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Nassau withholds payments for some Hempstead Village rental units

Florine Suratt and Ronald Reed, foreground, rally with

Florine Suratt and Ronald Reed, foreground, rally with other tenants and community activists over safety violations and health risks at 40 W. Columbia St. in Hempstead Village on Wednesday, July 6, 2016. Credit: Howard Schnapp

Management for the housing complex at 40 W. Columbia St. in Hempstead Village will not be paid rent for 31 federally subsidized units until broken ledging has been repaired, according to county officials.

Nassau County Housing Director John Zarcone, who administers the county’s federal Section 8 program, which pays most of the rent for the units in the complex, said “the repairs have been delayed too long,” and that he has notified Manhattan management firm Jordan Cooper LLC of the halted payments.

A woman who identified herself at the Manhattan company only as Michelle said: “We have no comment at this time.”

“They had given management until July 1 to fix the ledges there and simply did not do it,” Zarcone said in an interview. “It was a safety issue, and we had already given them a 30-day extension for the work. That was up July 1. Now, they will lose the payment for every day, week or month that work is not completed.”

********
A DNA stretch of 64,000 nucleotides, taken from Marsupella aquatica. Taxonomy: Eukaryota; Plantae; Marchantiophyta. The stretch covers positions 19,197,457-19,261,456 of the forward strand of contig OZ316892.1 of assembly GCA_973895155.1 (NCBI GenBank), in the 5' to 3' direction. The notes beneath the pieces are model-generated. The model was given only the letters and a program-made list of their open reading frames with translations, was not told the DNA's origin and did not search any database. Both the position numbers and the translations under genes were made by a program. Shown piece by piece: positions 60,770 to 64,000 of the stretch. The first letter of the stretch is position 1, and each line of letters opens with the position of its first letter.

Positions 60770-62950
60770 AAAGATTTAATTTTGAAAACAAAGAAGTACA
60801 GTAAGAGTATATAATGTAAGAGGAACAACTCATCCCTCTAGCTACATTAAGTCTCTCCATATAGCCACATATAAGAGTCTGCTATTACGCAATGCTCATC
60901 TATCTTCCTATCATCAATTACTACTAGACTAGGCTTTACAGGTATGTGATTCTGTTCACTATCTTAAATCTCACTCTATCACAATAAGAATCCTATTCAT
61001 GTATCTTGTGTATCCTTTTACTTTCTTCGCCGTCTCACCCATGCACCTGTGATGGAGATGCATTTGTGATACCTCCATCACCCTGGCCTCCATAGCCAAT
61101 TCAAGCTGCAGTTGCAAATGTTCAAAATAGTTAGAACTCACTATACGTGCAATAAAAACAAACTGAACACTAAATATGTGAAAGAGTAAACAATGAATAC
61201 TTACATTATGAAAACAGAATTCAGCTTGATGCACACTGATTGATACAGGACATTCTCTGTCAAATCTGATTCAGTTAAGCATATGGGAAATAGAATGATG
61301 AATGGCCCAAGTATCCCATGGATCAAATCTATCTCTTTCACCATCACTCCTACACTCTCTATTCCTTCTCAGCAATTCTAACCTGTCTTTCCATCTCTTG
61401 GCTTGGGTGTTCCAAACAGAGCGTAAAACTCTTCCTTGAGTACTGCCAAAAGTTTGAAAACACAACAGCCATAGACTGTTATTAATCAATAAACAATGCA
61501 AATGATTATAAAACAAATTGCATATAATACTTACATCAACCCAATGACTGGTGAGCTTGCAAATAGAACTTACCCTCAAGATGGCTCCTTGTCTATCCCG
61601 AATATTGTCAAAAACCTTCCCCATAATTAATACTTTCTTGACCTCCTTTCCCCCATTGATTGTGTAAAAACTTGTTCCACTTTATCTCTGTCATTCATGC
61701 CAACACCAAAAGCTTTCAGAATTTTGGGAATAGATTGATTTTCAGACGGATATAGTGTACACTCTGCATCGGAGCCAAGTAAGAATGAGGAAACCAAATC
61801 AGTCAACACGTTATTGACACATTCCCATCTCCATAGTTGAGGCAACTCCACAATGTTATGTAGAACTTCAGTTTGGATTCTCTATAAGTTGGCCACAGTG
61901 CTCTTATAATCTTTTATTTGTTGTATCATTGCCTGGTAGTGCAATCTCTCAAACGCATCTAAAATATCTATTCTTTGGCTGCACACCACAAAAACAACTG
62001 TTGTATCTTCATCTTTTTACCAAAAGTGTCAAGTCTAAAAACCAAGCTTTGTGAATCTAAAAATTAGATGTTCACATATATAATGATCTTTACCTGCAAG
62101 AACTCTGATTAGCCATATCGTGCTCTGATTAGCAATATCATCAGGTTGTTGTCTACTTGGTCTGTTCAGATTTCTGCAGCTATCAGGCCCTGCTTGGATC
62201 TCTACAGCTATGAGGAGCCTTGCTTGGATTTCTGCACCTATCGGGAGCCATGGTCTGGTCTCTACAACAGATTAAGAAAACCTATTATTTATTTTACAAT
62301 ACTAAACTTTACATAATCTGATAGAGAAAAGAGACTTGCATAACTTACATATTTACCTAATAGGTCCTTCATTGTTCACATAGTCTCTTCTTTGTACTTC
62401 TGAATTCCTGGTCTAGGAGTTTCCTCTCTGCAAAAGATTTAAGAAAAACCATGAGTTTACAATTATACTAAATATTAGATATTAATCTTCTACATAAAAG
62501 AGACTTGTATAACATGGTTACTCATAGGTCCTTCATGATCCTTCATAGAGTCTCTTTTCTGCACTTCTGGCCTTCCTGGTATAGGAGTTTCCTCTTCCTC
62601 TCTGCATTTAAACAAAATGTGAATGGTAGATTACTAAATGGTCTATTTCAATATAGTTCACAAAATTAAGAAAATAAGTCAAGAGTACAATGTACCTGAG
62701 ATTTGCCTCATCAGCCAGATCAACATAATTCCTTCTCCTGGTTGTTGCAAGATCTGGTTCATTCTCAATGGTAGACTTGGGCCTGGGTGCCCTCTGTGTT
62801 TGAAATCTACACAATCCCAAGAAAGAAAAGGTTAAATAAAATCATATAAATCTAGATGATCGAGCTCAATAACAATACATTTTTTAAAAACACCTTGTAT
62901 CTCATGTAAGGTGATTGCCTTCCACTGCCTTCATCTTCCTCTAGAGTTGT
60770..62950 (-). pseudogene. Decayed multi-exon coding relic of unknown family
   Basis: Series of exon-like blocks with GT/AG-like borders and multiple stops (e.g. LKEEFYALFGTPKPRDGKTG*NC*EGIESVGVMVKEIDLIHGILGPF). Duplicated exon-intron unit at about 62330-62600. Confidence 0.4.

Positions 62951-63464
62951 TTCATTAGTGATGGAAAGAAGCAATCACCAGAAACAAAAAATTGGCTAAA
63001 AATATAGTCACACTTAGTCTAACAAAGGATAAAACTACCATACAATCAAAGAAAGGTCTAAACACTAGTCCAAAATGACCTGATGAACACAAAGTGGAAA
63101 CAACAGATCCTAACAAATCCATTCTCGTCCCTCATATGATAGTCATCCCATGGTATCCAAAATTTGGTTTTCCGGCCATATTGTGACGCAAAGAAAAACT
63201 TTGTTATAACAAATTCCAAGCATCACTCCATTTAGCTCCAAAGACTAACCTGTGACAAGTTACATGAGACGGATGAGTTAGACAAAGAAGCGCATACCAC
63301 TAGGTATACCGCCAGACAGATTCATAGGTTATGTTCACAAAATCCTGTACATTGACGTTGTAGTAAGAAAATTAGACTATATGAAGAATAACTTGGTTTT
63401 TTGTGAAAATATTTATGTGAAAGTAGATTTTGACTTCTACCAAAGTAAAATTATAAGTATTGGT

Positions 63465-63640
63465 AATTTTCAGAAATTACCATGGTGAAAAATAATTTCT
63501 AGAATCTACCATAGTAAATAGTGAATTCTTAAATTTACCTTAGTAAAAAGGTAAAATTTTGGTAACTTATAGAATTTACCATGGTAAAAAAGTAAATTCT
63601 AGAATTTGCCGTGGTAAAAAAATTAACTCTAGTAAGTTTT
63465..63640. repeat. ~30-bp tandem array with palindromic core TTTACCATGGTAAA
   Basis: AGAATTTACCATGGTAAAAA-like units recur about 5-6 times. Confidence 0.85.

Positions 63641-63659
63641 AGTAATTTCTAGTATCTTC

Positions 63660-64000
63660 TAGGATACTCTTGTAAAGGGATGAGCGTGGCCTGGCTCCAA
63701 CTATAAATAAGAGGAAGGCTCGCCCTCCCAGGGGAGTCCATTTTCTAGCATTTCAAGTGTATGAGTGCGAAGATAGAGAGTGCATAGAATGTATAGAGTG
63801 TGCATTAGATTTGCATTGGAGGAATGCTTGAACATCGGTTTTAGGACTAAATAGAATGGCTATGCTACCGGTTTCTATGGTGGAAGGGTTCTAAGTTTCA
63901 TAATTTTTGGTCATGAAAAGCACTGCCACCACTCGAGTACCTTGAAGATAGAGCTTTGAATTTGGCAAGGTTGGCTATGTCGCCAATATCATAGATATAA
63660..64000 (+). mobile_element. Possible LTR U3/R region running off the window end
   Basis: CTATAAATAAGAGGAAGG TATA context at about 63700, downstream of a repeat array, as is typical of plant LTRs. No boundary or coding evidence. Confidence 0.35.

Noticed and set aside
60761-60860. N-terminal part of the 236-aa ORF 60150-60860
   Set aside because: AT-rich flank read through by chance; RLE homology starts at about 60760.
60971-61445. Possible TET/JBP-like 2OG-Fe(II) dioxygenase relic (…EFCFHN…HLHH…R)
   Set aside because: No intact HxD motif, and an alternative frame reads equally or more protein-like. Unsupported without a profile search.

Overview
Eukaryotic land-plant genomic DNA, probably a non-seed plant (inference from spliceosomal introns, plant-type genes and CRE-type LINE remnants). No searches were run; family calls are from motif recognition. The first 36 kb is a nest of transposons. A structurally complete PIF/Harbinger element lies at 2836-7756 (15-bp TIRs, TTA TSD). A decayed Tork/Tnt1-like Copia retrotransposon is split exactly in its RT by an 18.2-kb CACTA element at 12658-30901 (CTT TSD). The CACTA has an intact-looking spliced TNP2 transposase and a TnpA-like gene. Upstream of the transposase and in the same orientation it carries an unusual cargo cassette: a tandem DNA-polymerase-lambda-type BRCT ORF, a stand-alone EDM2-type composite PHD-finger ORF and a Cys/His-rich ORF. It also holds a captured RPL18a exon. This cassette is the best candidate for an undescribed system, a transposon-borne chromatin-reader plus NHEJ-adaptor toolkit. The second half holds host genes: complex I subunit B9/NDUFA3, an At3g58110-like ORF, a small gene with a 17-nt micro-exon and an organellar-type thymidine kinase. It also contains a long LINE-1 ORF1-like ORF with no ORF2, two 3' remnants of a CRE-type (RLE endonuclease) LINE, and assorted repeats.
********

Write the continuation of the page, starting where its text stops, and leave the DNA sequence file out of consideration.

He added that he is not trying to put the company into a financial bind, “but failure to make these repairs is unacceptable.”

Last week, a group of tenants and housing advocates held a rally at 40 W. Columbia, and one of the their complaints was about the condition of ledges.

“We want landlords to fix specific violations, such as cracked scaffolding, that puts tenants at risk at 40 W. Columbia,” said Ben Britton, a housing organizer with New York Communities for Change, which sponsored the rally.

He said in an interview that he is pleased “at the county’s action, and I hope this means management will soon fix these safety issues.”

Village Building Department Superintendent Joseph Simone said the West Columbia Street site has received 113 housing summonses since 2014 — “a laundry list of citations all about housing and property maintenance . . . including crumbling windowsills, improper ventilation, no air conditioning for part of the summer last year and litter.”

He added that the owner and management have paid $26,000 in fines. “Some summonses are still outstanding, while others are being litigated,” he said.

In an interview, village Mayor Wayne Hall said, “We’re doing what we can within the law.”


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